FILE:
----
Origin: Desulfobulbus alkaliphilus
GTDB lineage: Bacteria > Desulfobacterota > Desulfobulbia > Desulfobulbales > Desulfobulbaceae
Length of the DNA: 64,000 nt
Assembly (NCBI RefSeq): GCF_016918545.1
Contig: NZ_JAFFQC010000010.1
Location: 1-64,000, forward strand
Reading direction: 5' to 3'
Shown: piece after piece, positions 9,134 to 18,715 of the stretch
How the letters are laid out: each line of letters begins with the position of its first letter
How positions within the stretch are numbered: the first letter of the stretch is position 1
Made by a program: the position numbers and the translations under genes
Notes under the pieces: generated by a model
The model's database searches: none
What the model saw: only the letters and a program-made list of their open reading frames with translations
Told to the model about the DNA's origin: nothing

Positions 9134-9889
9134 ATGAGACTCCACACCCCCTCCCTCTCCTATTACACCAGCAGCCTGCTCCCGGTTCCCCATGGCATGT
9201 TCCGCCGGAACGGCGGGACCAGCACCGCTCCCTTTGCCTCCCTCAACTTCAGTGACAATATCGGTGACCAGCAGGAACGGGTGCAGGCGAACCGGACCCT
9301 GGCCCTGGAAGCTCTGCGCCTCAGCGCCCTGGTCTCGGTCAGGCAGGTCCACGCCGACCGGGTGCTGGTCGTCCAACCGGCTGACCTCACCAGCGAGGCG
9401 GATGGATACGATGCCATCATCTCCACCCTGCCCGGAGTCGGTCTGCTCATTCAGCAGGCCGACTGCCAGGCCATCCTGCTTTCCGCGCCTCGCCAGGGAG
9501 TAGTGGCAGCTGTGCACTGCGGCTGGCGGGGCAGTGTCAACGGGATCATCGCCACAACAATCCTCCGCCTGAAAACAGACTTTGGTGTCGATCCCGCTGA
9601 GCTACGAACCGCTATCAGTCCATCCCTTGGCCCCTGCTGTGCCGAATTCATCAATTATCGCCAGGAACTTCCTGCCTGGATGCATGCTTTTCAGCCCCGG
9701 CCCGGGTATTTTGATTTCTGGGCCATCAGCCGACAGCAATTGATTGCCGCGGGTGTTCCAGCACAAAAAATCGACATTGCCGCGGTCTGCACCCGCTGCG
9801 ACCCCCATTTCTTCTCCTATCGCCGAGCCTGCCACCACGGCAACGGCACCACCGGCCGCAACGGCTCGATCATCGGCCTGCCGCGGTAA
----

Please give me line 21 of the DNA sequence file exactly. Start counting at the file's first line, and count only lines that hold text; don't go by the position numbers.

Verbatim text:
9501 TAGTGGCAGCTGTGCACTGCGGCTGGCGGGGCAGTGTCAACGGGATCATCGCCACAACAATCCTCCGCCTGAAAACAGACTTTGGTGTCGATCCCGCTGA